NCCC offers new heart sparing treatment for left breast cancer

Norris Cotton Cancer Center (NCCC) offers a new heart sparing treatment for left breast cancer to women concerned about radiation and increased heart disease risk. NCCC was the first tertiary academic medical center in New Hampshire to offer the technique, Deep Inspiration Breath Hold (DIBH), to patients.

Studies have shown that radiation treatment for breast cancer can increase a woman's risk of heart disease later in life, but for most women the benefit from the treatment outweighs this risk. The increased risk is small, but any additional risk can complicate a woman's decision about radiation therapy, or whether to have treatment following a successful lumpectomy.

"The important thing with left breast cancer is to do radiation carefully and avoid excessive radiation near the heart," says Lesley A. Jarvis, MD, PhD, a member of NCCC's Comprehensive Breast Cancer Program. "A deep breath pulls the diaphragm and heart down and out of the radiation beam path. Delivering radiation treatment during these deep breath holds protects the heart from exposure."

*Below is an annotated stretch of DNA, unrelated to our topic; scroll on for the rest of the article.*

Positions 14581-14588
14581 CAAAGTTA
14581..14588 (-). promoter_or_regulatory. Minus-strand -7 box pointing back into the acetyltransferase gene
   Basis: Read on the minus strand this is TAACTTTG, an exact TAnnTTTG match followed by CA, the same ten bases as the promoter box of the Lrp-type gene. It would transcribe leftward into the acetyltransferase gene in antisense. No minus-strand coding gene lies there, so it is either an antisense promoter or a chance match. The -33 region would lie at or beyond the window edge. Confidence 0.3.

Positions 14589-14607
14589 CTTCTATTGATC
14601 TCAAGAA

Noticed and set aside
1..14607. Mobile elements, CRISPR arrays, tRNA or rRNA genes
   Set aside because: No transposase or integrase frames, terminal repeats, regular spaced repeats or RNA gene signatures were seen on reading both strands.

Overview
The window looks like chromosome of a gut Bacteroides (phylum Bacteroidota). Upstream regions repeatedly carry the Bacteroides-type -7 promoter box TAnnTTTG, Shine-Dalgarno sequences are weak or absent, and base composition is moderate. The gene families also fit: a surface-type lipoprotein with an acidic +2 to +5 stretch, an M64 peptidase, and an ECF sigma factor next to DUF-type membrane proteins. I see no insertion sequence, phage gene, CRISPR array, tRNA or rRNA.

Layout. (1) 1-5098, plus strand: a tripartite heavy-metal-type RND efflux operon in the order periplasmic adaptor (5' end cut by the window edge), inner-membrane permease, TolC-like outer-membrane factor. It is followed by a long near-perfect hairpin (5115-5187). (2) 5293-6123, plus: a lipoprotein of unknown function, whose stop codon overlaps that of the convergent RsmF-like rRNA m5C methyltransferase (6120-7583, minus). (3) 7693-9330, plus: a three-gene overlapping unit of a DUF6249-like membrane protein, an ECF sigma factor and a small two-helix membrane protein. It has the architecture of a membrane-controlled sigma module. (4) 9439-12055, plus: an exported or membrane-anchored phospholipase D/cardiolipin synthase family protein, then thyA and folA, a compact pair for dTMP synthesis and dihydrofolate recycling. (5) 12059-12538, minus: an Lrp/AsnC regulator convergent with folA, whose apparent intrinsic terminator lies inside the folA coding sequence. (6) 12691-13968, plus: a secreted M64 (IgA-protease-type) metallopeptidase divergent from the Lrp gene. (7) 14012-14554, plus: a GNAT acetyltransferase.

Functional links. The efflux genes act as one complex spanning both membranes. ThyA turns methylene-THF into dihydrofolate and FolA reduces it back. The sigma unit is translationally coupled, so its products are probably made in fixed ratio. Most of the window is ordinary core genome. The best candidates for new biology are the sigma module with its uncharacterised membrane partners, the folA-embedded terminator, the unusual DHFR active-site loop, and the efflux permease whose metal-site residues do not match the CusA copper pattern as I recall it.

DIBH is a simple breathing technique, but making sure a patient consistently breathes deeply enough to move the heart away from the treatment area can be difficult. NCCC recently installed a real-time monitoring system that allows technicians to monitor the patient as she holds a deep breath for 20 seconds so the radiation is precisely targeted. During a DBIH treatment session three ceiling-mounted cameras on a 3-D monitoring system (Vision RT's AlignRT system) beam a red-patterned light grid onto the patient during treatment. Technicians use screens to monitor the patient's position during each breath hold and make sure the heart is positioned away from the chest wall.

Some treatment centers offering DBIH use a mouthpiece and tubes to forcibly control breathing during the radiation session. Without the Vision RT system to monitor positioning, multiple X-rays must be taken before treatment to make sure the heart is pulled away from the radiation area, adding more radiation exposure to breast cancer treatment.


Norris Cotton Cancer Center


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